While lying in my bed earlier this evening, I saw a tweet that I nearly retweeted until I saw it had already been retweeted over 400 times. Just to spite it (the tweet, like it has feelings or something), I didn’t partake. Also, because I’d rather help out the little people rather than some woman who gets 400 retweets for a mildly clever and poorly punctuated tweet. Bitch.

I can’t remember the exact phrase of it, and it’s too far back in the day’s tweeting history to check, but it said something like, “I’m a woman. I don’t know what I want, but I can be mad anyway.” And while that probably sounds psychotic to most men, I’m sure it makes a lot of sense to women. It’s a good thing that I don’t write a political or advice blog, because I’m sure feminists would be all over me for going on about this, but whatever. With all of the other personal details I’ve shared on this, I shouldn’t have any problem admitting that I spend a great deal of time not knowing what I want.

This point is moot though, because for right now at least, I think I do know what I want: I want to know that I don’t have to depend on someone else. I started seeing someone a few weeks ago, and I’ve decided to try this new thing where the guy in my life isn’t the single most important thing in my life. Fascinating concept, right? I’m excited to try this new thing out. I’ve spent a decent amount of time on my own. I’ve finally discovered the peace that comes in the absence of other people. The sort of peace that comes when drunk cleaning your apartment and dressing up your piggy bank like Walter White, writing snippets to your 21-year old self, decoupaging Vonnegut quotes, and experiencing the unique horror that arises from OkCupid messages and consequent awkward dates.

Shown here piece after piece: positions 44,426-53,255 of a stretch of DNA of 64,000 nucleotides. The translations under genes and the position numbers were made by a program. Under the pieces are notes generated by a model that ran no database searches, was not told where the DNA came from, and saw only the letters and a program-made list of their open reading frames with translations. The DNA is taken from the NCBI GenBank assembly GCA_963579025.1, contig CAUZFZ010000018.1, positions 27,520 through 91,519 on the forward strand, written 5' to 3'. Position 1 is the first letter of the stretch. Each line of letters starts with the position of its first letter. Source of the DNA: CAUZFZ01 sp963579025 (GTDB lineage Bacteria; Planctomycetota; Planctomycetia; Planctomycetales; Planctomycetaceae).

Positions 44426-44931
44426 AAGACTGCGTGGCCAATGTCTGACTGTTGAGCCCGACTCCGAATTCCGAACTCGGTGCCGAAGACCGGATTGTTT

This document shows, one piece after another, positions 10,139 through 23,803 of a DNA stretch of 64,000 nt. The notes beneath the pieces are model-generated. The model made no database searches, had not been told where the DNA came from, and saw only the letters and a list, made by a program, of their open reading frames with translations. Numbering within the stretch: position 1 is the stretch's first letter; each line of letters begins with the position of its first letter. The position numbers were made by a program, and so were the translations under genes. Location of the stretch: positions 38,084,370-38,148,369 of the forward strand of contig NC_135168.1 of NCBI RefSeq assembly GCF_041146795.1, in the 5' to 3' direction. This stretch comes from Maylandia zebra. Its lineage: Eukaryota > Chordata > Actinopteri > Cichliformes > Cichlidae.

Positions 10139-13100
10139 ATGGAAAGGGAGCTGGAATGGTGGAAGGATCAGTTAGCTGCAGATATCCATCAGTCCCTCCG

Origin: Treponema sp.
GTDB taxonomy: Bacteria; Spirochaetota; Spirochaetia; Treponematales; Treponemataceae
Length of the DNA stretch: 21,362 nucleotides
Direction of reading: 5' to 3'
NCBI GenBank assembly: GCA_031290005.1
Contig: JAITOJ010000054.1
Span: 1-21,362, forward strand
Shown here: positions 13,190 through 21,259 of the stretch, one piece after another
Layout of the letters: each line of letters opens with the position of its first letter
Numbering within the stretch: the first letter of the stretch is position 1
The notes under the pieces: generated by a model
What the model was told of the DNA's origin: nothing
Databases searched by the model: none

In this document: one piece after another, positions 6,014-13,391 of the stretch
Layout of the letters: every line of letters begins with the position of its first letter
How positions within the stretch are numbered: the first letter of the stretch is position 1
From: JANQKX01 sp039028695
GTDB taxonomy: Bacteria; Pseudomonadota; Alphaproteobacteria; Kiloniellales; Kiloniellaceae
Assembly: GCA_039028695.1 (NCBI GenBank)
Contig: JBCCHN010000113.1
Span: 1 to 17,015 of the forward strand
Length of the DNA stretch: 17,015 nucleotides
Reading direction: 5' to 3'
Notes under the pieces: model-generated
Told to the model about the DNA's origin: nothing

I’m not going to claim that I enjoyed every moment of this solitary period, but I know that it made me a stronger person. It forced me to examine myself, reevaluate my priorities, solidify my goals, establish a career, and see myself as an individual.

But this new-found independence comes with its own setbacks. For instance, now that I’m sort of seeing someone, I don’t particularly know how to handle the fact that he’s willing to bring me whatever I need when I’m sick. So instead of telling him I could go for some homestyle chicken dumpling soup, cuddles, and rewatching four episodes of Breaking Bad, I heat up a can of soup, turn on a heating pad, and watch Netflix on my own. Of course, an episode in, I discovered that I did sort of want him there, but it was past the point of a reasonable request, so I didn’t tell him.